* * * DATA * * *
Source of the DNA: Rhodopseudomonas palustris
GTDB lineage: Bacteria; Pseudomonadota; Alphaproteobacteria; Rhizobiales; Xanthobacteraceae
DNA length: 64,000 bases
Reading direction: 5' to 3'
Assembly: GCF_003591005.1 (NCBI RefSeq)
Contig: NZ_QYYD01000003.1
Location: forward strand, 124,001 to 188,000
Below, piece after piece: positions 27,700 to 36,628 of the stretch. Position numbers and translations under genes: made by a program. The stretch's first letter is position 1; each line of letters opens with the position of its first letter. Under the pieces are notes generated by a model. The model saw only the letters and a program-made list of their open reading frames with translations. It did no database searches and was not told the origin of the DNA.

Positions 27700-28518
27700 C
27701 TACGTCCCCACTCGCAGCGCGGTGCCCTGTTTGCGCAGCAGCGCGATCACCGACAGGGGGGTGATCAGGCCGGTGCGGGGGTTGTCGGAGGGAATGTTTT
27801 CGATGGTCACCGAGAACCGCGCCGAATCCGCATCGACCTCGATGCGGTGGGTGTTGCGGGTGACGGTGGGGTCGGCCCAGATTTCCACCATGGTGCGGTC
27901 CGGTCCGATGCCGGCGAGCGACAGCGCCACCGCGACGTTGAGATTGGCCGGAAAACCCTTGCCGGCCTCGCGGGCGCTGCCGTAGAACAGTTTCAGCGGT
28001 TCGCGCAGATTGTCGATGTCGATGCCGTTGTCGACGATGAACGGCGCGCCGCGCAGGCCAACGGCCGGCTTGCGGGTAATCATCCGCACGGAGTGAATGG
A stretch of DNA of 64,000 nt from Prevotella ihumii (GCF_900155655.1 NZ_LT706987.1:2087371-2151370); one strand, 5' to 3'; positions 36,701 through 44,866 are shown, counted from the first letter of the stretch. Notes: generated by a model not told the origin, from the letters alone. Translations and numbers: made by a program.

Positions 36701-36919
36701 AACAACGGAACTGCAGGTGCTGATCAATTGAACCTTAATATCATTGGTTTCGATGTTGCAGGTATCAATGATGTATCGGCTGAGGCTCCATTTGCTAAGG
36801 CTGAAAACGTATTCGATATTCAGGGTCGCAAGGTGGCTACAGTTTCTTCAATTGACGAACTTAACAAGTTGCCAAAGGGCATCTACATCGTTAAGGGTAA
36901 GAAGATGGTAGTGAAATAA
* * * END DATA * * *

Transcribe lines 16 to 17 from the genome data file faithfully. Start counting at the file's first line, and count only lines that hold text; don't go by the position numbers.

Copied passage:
Positions 36701-36919
36701 AACAACGGAACTGCAGGTGCTGATCAATTGAACCTTAATATCATTGGTTTCGATGTTGCAGGTATCAATGATGTATCGGCTGAGGCTCCATTTGCTAAGG